Meniscus Tears

Meniscus tears are among the most common kinds of knee injuries. Although not all meniscus tears are especially painful at the exact instant of the injury, the resulting swelling and inflammation that sets in following your activity will typically be much more severe.

If you’re starting to develop pain or stiffness in your knee, particularly after a twisting motion during activity, give us a call right away. Dr. Scott Fujii, our orthopedic specialist, has extensive experience treating meniscus tears in athletes and individuals of all ability levels.

What Is a Meniscus Tear? 

A meniscus is a special, C-shaped piece of cartilage positioned between the thigh bone (femur) and shinbone (tibia) to provide cushioning and support. You actually have two of them in each knee, and they serve as crucial “shock absorbers” that prevent the bones from sustaining too much wear and tear.

Meniscus tears are common after a forceful, unexpected twisting motion. Playing contact sports, as well as those that require lots of starts, stops, or pivoting motions, significantly increases your risk of developing a meniscus tear.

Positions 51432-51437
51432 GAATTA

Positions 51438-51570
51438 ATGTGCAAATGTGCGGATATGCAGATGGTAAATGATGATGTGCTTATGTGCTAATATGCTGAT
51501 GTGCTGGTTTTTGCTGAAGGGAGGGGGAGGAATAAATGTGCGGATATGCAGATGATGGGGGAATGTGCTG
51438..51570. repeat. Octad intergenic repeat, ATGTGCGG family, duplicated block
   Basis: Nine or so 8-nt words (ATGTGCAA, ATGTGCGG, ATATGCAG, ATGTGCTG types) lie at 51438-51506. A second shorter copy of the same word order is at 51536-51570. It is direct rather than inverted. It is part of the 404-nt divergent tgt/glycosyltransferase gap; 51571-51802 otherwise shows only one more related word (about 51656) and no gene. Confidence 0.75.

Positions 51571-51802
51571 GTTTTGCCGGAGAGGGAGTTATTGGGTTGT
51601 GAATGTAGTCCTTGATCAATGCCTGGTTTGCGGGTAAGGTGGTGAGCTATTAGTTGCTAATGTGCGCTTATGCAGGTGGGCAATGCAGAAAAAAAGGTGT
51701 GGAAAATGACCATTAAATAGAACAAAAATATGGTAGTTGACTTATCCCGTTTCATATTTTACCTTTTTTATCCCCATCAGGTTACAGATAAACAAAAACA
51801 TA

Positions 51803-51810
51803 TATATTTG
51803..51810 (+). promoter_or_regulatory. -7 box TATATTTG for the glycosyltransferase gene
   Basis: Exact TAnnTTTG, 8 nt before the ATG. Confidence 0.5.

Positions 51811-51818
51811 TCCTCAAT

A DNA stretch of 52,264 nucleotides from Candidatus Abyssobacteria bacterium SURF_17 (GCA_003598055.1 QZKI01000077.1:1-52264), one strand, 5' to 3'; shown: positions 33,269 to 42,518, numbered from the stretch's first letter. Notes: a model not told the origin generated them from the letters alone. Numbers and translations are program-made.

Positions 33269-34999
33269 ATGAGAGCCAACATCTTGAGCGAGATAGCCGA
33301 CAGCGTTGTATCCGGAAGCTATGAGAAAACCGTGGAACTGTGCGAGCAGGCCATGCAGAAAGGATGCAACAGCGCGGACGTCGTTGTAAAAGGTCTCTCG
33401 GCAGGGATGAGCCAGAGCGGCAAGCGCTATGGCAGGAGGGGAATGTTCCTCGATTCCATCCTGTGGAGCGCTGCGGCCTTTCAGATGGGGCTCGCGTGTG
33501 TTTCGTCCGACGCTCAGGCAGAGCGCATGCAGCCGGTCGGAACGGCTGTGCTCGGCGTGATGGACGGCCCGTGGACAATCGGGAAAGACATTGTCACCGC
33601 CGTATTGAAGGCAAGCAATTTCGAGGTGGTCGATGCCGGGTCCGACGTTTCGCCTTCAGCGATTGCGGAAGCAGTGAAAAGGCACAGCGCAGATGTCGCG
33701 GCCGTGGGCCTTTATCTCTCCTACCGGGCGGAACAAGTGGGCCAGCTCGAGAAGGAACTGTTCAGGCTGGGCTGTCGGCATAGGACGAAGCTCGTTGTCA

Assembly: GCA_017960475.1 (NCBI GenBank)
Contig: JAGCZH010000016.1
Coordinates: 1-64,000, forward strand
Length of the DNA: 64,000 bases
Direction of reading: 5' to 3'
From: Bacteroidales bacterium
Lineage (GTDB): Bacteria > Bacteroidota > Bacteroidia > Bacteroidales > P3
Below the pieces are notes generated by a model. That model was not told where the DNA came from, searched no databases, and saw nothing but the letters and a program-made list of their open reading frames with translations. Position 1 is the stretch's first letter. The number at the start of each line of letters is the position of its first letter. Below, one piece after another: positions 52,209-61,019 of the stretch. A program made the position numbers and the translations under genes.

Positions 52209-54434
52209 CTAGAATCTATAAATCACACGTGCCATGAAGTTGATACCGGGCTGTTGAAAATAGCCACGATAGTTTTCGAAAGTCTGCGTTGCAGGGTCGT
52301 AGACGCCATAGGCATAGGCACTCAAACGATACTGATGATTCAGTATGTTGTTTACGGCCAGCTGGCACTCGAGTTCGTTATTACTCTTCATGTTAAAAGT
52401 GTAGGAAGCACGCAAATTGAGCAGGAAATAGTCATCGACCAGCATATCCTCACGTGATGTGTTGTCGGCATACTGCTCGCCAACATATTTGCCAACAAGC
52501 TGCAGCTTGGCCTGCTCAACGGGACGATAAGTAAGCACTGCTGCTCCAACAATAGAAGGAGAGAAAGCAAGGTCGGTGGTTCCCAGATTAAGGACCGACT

In older, less active, or overweight adults, meniscus tears may also develop without a clear, obvious injury—perhaps from squatting, kneeling, or lifting something heavy. Degenerative changes due to age or wear and tear make the meniscus more vulnerable.

meniscus tear

What Are the Common Signs of a Meniscus Tear?

Meniscus tear symptoms can vary depending on the severity of the injury. Some warning signs that may suggest a meniscus tear include:

  • Knee pain, especially if you try to twist or rotate your knee.
  • Swelling and stiffness in the knee.
  • Difficulty straightening your leg fully.
  • Instability or wobbliness in the knee.

You may have felt or even heard a “popping” sensation at the time of the injury as well.

What Should I Do If I Suspect a Meniscus Tear?

We strongly recommend you call our office if you sustain an injury to your knee that results in pain, stiffness, swelling, or inability to straighten or move the knee normally without discomfort.

Mild meniscus tears can sometimes be treated at home with rest. However, meniscus tears that do not receive proper treatment can easily worsen, increasing your risk of developing longer-term problems such as arthritis and chronic knee instability. 

Treatment for Meniscus Tears

The best treatment protocol for a meniscus tear depends on many factors—including the location and severity of the tear, your health status, your activity goals, and more. Dr. Scott Fujii will conduct a thorough physical examination, including any diagnostic testing that may be necessary, in order to fully assess the situation and make treatment recommendations.

As with many other injuries, our goal is to treat your meniscus tear conservatively, if possible. If the tear is restricted to the outer portions of the meniscus, there’s a great chance that the tear will eventually heal on its own, provided you follow our treatment plan carefully. Tears that reach further into the center of the meniscus, where blood supply is not as robust, often require a surgical repair.